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Wellpoint Accused of Setting Up a Monopoly

(CN) - A federal class action claims Wellpoint used unlawful licenses and agreements to restrict competition in Indiana and inflate insurance premiums.

In a complaint filed in the federal court in Indianapolis, lead plaintiffs Ryan Ray and Trent Kelso claim Wellpoint, also known as Anthem Insurance, manipulated the insurance market by divvying up geographical regions with Blue Cross and Blue Shield member health plans, and used contracts that contained "Most Favored Nation" or "MFN" clauses to control health care prices.

The clauses are negotiated with individual health care providers to ensure that Wellpoint receives the best prices on services. The class alleges that the providers are forced into accepting these clauses because Wellpoint controls a majority of the market in Indiana, and would rescind business if not agreed upon.

"If a health care provider does not agree to the MFN, that provider will not remain in or become a part of WellPoint's network, which is generally an unacceptable result because WellPoint controls the vast majority of subscribers in Indiana. Faced with this prospect, providers capitulate to WellPoint's demands, including MFNs," the complaint states.

The lawsuit also accuses Wellpoint of taking part in licensing agreements to ensure other members of Blue Cross and Blue Shield do not compete with each other by doing business in the same areas.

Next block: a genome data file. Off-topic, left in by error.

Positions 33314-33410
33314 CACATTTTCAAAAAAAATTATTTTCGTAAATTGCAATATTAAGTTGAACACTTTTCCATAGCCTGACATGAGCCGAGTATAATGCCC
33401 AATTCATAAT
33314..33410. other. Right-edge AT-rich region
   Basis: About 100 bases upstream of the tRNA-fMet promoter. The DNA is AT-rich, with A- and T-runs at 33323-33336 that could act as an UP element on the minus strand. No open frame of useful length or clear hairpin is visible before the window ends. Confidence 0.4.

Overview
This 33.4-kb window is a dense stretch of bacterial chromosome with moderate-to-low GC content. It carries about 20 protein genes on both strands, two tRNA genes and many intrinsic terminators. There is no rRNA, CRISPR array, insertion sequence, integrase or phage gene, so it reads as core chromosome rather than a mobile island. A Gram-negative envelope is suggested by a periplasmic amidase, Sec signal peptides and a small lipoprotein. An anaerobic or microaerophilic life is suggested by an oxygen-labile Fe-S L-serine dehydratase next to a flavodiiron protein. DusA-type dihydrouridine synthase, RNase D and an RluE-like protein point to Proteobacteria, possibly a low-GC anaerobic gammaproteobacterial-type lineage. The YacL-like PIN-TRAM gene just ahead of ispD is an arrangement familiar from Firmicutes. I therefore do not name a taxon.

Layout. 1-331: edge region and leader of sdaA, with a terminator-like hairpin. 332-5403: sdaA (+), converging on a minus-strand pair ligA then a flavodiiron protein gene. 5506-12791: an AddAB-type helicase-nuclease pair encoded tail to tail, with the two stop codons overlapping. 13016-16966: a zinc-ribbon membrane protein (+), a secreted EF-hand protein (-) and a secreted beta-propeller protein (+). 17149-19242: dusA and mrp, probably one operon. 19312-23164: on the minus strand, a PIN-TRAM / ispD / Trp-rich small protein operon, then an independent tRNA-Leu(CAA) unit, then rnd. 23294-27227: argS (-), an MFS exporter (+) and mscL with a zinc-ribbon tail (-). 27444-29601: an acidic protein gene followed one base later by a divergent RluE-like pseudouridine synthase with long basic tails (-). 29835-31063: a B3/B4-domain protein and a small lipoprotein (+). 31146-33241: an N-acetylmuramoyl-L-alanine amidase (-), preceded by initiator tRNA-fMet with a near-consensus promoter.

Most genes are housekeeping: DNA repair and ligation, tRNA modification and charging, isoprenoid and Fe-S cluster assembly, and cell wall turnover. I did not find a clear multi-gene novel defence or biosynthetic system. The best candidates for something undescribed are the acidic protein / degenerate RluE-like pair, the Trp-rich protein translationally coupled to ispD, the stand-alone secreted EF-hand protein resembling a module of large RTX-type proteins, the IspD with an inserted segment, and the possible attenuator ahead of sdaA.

"Through the License Agreements, which the independent Blue Cross and Blue Shield licensees created, control and enforce, each independent Blue Cross and Blue Shield licensee agrees that neither it nor its subsidiaries will compete under the licensed Blue Cross and Blue Shield trademarks and trade names outside of a designated service Area," the class says.

The agreements also allegedly restrict revenue that members like Wellpoint can generate outside of their designated areas, which according to the plaintiff's, gives little incentive to expand outside such areas, and constitute as unlawful horizontal agreements between competitors that would also violate anti-monopoly laws.

Blue Cross and Blue Shield is made up of 37 separate and independent insurance companies, and is controlled by members, of which Wellpoint is one of the largest, that can vote on new members or terminate existing ones.

Wellpoint is no stranger to lawsuits regarding its practices, as it was sued this past July in Los Angeles County Superior Court for misleading consumers on the size and benefits of its health network, and again in August for changing member's plans without proper notification.

The class, which includes all consumers who paid Wellpoint for insurance premiums dating back to 2006, seeks monetary damages under The Sherman Antitrust Act, for inflated insurance prices.

It is represented by Jonathan Little of Saeed & Little in Indianapolis.

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